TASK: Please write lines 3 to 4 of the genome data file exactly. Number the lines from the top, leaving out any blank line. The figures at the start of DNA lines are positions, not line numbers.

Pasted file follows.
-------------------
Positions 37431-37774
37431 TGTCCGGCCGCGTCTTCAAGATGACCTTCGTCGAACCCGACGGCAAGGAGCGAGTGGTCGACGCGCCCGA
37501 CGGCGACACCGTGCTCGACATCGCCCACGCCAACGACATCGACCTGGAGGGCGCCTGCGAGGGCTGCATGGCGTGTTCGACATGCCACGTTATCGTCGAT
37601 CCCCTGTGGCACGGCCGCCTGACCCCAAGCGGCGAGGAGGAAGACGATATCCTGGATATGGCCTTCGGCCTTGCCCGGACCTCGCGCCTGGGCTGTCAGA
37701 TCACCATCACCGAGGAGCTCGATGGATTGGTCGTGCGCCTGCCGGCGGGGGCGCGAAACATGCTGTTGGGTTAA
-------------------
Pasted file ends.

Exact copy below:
37501 CGGCGACACCGTGCTCGACATCGCCCACGCCAACGACATCGACCTGGAGGGCGCCTGCGAGGGCTGCATGGCGTGTTCGACATGCCACGTTATCGTCGAT
37601 CCCCTGTGGCACGGCCGCCTGACCCCAAGCGGCGAGGAGGAAGACGATATCCTGGATATGGCCTTCGGCCTTGCCCGGACCTCGCGCCTGGGCTGTCAGA